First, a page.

Color Adjectives

French color adjectives
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Adjectifs de couleur

When colors are used as adjectives,* they usually need to agree with the nouns they modify in gender and number – but there are some notable exceptions.

1) Adjectives from nouns

Most colors that come from nouns (usually found in nature, like animals, flowers, fruit, and minerals) are invariable.

abricot apricot
amarante amaranthine
ambre amber
améthyste amethyst
ardoise slate-grey
argent silver
aubergine eggplant
avocat avocado
brique brick-red
bruyère heather
café coffee
canari canary yellow
caramel caramel
carmin carmine
cerise cherry red
champagne champagne
chocolat chocolate-brown
citron lemon-yellow
corail coral
crême cream
cuivre copper
ébène ebony
emeraude emerald green
fraise strawberry
framboise raspberry
grenat garnet
indigo indigo
ivoire ivory
jade jade
kaki khaki
lavande lavender
lilas lilac
marine navy
marron brown
noisette hazel
ocre ochre
olive olive-green
or gold
orange orange
paille straw-colored
pastel pastel
pastèque watermelon
pêche peach
pervenche periwinkle
pie piebald, black and white
pistache pistachio-green
platine platinum
prune plum
puce puce
rouille rust-colored
rubis ruby red
sable sand-colored
safran saffron-colored
saphir sapphire-blue
saumon salmon-pink
sépia sepia
tabac tobacco brown
tango bright orange
tomate tomato red
topaze topaz
turquoise turquoise
vermillon vermillion

These two colors are also invariable:

auburn auburn
pers blue-green

 Exceptions

a. Châtain (chestnut) doesn’t agree in gender, but it does in number.

b. These adjectives derived from nouns follow the normal rules of adjective agreement:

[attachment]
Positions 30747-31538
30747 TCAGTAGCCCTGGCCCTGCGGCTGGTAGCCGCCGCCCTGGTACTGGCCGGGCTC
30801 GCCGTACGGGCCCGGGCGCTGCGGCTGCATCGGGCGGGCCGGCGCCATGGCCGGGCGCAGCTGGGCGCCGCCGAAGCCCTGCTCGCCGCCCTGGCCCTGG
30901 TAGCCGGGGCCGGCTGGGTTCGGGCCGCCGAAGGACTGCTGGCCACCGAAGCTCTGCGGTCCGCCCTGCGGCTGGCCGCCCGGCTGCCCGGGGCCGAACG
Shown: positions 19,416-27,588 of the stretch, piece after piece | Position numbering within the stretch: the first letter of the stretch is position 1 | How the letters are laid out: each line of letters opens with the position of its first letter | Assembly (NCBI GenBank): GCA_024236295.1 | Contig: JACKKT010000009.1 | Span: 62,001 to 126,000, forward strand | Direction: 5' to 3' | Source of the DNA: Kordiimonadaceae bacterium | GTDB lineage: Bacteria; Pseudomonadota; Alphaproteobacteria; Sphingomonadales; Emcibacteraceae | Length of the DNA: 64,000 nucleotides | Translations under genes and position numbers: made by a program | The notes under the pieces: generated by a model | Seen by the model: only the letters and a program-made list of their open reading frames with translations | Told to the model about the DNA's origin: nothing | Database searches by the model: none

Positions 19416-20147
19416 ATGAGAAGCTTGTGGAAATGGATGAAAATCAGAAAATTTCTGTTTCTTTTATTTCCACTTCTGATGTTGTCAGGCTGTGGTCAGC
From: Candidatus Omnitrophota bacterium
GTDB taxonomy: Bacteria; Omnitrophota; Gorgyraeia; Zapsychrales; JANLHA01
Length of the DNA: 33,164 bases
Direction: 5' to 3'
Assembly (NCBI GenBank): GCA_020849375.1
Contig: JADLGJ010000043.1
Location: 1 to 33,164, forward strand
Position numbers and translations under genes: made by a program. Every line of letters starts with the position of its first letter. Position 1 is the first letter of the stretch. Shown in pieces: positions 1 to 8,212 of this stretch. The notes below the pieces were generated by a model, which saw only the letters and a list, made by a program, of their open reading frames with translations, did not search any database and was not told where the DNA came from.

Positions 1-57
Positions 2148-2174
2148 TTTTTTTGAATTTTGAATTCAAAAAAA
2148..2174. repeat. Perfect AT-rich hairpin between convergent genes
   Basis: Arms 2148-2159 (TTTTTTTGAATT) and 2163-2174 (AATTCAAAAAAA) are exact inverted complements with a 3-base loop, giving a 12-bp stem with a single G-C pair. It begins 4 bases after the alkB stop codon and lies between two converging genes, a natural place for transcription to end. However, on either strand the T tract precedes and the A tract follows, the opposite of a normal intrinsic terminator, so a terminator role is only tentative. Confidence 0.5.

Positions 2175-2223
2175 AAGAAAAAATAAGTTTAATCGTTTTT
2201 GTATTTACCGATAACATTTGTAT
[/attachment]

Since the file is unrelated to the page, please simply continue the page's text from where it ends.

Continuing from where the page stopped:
alezan chestnut
fauve fawn
incarnat rosy, crimson
mauve mauve
pourpre crimson
rose pink
vermeil  vermillion
violet  violet

2) Connected Colors

When colors are combined, agreement depends on what exactly the colors are describing.

a. Multiple nouns with different colors (some are one color, some are the other) = agreement

des maisons blanches et vertes white and green houses (white houses and green houses)
des fleurs rouges, orange et jaunes red, orange, and yellow flowers (some red, some orange, some yellow)

Remember that the adjective orange is invariable no matter what.

b. Multicolored noun(s) = no agreement

des maisons blanc et vert white and green houses (white houses with green trim)
des fleurs rouge, orange et jaune red, orange, and yellow flowers (each flower has all three colors)

You can see here how French agreement adds useful information that is lacking in English, which requires clarification to avoid confusion.

3) Compound Colors

Colors made up of two or more words are always invariable.

a. Two colors

une maison bleu gris blue-grey house
la robe vert jaune yellow-green dress
des crayons rouge violet red-violet pencils

b. Color + adjective

une voiture vert clair light-green car
la peinture bleu intermédiaire medium-blue paint
des chapeaux rouge foncé  dark-red hats

c. Color + noun

une chemise gris acier steel-grey shirt
la voiture vert mousse moss-green car
des oiseaux jaune citron lemon-yellow birds

 * We tend to think of colors as adjectives, but in both French and English, they can also be nouns.

Par exemple…

Ma couleur préférée est le bleu.
Le bleu est ma couleur préférée.
 My favorite color is blue.
Blue is my favorite color.
Je préfère le vert. I prefer green.

 Related lessons

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Agreement with French colors

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